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The Skin Senses

Demonstrations (Direct Links)

Demonstration 12.1 Two-point Discrimination Thresholds
Demonstration 12.2 Touch Adaptation
Demonstration 12.3 Haptic Perception of Objects
Demonstration 12.4 Temperature Sensitivity
Demonstration 12.5 Temperature Adaptation
Demonstration 12.6 The Pinocchio Effect
Demonstration 12.7 Kinesthesia
Demonstration 12.8 Vestibular Sense


Before You Start

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The Skin

Receptors in the Skin

From the Skin to the Brain


Touch

Afferent Systems for Touch

Passive Touch

Demonstration 12.1 Two Point Discrimination Thresholds

Find 2 toothpicks and hold them together so that the points can both touch your skin at the same time.  Separate the toothpicks by about 1 cm.  Touch your cheeks with the toothpicks and describe the sensation.  Now touch your calf with the toothpicks and notice whether the sensations are different.  Move the toothpicks closer together and touch your cheek again.  How close together can the toothpicks be before you perceive a single touch?  Now move the toothpicks farther apart and touch your calf again.  Continue to move the toothpicks apart until you can feel two distinct touches on your calf.  How far apart can they be moved until you feel the two distinct touches?

Demonstration 12.2 Touch Adaptation

Place a square piece of paper the size of a pea on the hairy-skin side of your hand and notice how long it takes until you can no longer feel the paper.  Repeat this exercise with the glabrous-skin side of your hand.  Continue these comparisons in touch adaptation by trying stimuli of different sizes and weights and on different regions of both sides of your hand.  Compare touch adaptation in both locations and notice the general phenomenon of touch adaptation.

Touch Adaptation Touch Adaptation 2
Photo by R. Oldmixon

Link - You can see a demonstration of the rubber hand illusion on YouTube.

Active Touch

Demonstration 12.3 Haptic Perception of Objects

First assemble 10 miscellaneous objects of similar sizes that you find in your room. Place them on your desk and close your eyes.  Identify an object by exploring it with active touch. Pay attention to how you move your fingers around an object to determine its identity.  Next determine the hardness of your desktop and other nearby objects. Do you use your hands differently than you did when identifying objects? Finally, use your fingers to determine the texture of your shirt and other objects. You should again notice that your fingers move in a different fashion to perform this task.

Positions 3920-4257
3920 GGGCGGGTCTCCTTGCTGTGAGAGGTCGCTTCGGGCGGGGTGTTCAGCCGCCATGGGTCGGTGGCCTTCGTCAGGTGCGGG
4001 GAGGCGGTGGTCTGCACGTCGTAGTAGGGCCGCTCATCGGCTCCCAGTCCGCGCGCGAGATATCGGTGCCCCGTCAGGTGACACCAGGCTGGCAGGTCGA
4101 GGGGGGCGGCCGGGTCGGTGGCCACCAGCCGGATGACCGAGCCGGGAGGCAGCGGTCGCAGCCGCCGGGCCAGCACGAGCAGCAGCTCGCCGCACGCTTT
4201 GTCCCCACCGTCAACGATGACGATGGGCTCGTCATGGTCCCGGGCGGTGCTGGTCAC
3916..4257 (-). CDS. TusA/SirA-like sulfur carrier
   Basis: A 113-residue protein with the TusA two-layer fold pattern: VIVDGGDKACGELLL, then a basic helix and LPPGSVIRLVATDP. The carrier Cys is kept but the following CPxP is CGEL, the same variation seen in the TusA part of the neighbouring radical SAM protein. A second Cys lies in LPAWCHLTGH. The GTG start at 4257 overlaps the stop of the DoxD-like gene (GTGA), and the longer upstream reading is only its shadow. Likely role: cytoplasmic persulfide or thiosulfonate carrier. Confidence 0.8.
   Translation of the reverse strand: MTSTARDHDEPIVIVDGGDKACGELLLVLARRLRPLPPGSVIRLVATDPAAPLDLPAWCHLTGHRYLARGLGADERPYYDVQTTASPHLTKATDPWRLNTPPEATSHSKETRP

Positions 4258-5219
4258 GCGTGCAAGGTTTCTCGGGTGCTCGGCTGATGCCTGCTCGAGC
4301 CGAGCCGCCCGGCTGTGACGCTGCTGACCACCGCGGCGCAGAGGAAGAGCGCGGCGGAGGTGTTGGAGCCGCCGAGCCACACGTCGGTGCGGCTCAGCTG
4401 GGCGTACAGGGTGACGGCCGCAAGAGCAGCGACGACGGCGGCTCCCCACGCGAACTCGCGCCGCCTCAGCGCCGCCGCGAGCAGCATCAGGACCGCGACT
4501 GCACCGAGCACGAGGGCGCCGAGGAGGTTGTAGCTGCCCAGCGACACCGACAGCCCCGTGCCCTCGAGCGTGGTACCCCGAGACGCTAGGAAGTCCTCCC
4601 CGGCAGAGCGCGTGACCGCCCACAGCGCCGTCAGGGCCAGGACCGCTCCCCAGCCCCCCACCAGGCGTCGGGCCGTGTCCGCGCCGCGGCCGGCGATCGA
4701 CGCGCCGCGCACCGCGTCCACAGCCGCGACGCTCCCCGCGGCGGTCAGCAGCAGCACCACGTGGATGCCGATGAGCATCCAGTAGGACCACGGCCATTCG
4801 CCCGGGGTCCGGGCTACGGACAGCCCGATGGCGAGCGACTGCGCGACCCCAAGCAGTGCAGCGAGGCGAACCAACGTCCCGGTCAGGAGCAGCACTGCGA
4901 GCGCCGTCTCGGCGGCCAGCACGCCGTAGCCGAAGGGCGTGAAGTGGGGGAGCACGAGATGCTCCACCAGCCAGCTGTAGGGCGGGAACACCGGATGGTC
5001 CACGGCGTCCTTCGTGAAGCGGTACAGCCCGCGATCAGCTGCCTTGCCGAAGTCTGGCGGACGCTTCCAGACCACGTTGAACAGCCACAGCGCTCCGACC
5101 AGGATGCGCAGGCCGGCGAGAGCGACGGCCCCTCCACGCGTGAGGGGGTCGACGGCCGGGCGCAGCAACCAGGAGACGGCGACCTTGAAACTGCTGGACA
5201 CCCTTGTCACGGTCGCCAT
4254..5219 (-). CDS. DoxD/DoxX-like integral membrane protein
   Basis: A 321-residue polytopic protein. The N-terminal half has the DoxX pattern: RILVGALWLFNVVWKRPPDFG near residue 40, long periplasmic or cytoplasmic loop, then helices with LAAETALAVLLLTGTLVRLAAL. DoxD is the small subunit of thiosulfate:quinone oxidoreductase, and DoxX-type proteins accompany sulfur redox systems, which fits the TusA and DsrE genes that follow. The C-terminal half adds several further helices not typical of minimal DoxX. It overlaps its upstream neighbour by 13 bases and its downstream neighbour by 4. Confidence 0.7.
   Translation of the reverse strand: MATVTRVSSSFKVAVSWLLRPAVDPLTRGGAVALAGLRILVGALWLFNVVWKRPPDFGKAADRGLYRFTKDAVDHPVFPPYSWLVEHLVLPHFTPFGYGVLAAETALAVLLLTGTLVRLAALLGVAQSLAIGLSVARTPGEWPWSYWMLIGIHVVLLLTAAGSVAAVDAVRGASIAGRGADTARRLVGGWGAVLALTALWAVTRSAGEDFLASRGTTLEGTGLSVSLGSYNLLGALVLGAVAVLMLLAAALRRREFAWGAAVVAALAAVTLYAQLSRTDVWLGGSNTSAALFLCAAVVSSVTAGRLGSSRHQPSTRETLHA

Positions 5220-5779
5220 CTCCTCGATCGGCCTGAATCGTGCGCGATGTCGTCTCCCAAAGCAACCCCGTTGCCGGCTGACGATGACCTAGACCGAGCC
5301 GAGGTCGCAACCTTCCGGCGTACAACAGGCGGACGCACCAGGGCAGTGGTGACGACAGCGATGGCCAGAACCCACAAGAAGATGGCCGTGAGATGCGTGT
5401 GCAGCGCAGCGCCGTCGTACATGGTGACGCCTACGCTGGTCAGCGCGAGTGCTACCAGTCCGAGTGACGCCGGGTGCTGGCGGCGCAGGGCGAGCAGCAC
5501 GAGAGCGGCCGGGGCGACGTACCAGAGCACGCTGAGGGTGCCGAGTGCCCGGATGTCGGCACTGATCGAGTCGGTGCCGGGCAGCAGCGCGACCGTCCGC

Ten Items
Photo by R. Oldmixon

Link - Randy Flanagan heads the Cognition & Action Laboratory (Queen's University), maintaing web pages that illustrate his research on the way we interact with the world.

Link - The Haptic Community Web Site (Northwestern University) provides a number of links, etc., that are useful to those who would like to learn more about haptic research.

Link - International Society for Haptics.

Interactions between Touch and Vision

 


Temperature

Afferent Systems for Temperature

Thresholds for Temperature

Demonstration 12.4 Temperature Sensitivity

Find a metal fork or spoon.  Touch the bottom of the handle to your forehead, chest, stomach, shoulder, arm, foot, and calf.  Notice that the handle feels cold when you touch some parts of your body, but its temperature is not noticeable on other body parts.  Now run hot water on the utensil handle, wipe it off quickly, and touch it to your forehead.  Repeat this process for each body part where you tested the spoon originally.  Where is the heat most noticeable?  To test for temperature thresholds with cold stimuli, place a bunch of pennies in a freezer for a couple of hours.  Touch the pennies to the same body parts you have been testing.  Where is the cold most noticeable?

Spoon to Forehead
Photo by R. Oldmixon

Adaptating to Temperature

Demonstration 12.5 Temperature Adaptation Find 3 bowls. Fill one with very hot tap water (but not so hot that it is painful), another with very cold tap water, and a third with a mixture of water from the other two bowls (this will give you lukewarm water). Arrange the three bowls so that the cold water is on your right, the hot water is on your left, and the lukewarm water is in the middle. Place your right hand in the cold water and your left hand in the hot water. Leave your hands in these bowls for approximately 3 minutes and then quickly transfer both hands to the lukewarm (middle) bowl.  Notice the apparent temperature of each hand.


Pain

• The International Association for the Study of Pain defines pain as “an unpleasant sensory and emotional experience associated with actual or potential tissue damage . . .”

Link - Oprah Winfrey hosted a show on which a child with congenital insensitivity to pain appeared. You can also watch a documentary on children with congenital insensitivity to pain.

Afferent and Efferent Systems for Pain: Gate Control Theory

Link - The John C. Liebeskind History of Pain Collection at UCLA's Louise M. Darling Bioledical Library.

Phantom Limbs and Pain

Measuring Pain

Adapting to Pain

Controlling Pain

 


Kinesthetic and Vestibular Senses

Kinesthetic Sense

Demonstration 12.6 The Pinocchio Effect This one may be a little weird.  You’ll need a good friend and two chairs.  First, set up the two chairs, one behind the other.  Now, sit in the first chair, and have your friend sit in the chair right in front of you. Close your eyes and have your friend take your dominant hand and place it on their nose. Here comes the weird part.  Put your other hand on your own nose.  Start tapping and stroking your friend’s nose at random intervals, the more random your movements, the better this works.  Imitate these movements on your own nose.  Try to make the movements synchronize as best as possible.  Continue this for thirty seconds to a minute.  If you are susceptible, you may start to feel as if your nose is three feet long!  Not everyone will feel it, so don’t worry if you try it a few times and you don’t feel anything different.

Nose Goes
Photo by R. Oldmixon

Demonstration 12.7 The Importance of Kinesthesia Close your eyes and extend your arms out at your sides. Point your index fingers. Now bring your index fingers quickly towards each other in front of your body.  Can you touch your two fingers with your eyes closed? Try this task several times and assess your success. Then close your eyes and use an index finger to touch each of your toes. Repeat this exercise several times to assess your success. You might also be interested in testing whether you are equally successful at touching your index fingers together behind your back; most people are somewhat less accurate at this task.